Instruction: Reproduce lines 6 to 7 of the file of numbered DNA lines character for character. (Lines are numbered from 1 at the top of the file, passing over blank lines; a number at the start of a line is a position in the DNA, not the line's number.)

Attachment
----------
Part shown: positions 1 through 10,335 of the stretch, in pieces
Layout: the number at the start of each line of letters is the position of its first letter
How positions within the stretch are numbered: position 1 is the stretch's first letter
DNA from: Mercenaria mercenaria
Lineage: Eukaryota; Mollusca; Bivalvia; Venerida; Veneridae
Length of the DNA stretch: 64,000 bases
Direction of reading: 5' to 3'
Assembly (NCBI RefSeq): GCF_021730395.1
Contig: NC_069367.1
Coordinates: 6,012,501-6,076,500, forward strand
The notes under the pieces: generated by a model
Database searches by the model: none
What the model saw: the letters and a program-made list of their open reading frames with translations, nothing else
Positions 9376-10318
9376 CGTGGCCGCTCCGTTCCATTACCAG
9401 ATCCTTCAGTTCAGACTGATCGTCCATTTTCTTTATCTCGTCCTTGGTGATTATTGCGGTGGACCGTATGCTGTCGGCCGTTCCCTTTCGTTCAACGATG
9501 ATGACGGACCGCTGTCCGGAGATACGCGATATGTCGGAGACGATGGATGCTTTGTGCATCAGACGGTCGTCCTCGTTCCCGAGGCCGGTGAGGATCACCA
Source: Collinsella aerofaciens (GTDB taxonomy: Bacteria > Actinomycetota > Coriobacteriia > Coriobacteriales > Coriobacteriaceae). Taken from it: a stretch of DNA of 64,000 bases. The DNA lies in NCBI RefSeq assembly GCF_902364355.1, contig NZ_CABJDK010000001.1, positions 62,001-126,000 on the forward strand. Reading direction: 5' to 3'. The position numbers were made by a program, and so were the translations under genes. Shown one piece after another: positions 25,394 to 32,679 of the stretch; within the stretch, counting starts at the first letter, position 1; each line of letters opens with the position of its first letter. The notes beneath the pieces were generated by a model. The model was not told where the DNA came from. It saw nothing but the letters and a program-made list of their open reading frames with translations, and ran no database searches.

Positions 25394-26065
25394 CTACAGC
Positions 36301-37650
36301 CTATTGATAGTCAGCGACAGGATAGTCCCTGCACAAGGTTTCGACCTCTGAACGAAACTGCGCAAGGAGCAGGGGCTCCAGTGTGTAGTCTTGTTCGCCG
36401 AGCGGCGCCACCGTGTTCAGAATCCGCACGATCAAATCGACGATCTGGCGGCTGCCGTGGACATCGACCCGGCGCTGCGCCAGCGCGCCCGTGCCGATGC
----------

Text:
Length of the DNA stretch: 64,000 bases
Direction of reading: 5' to 3'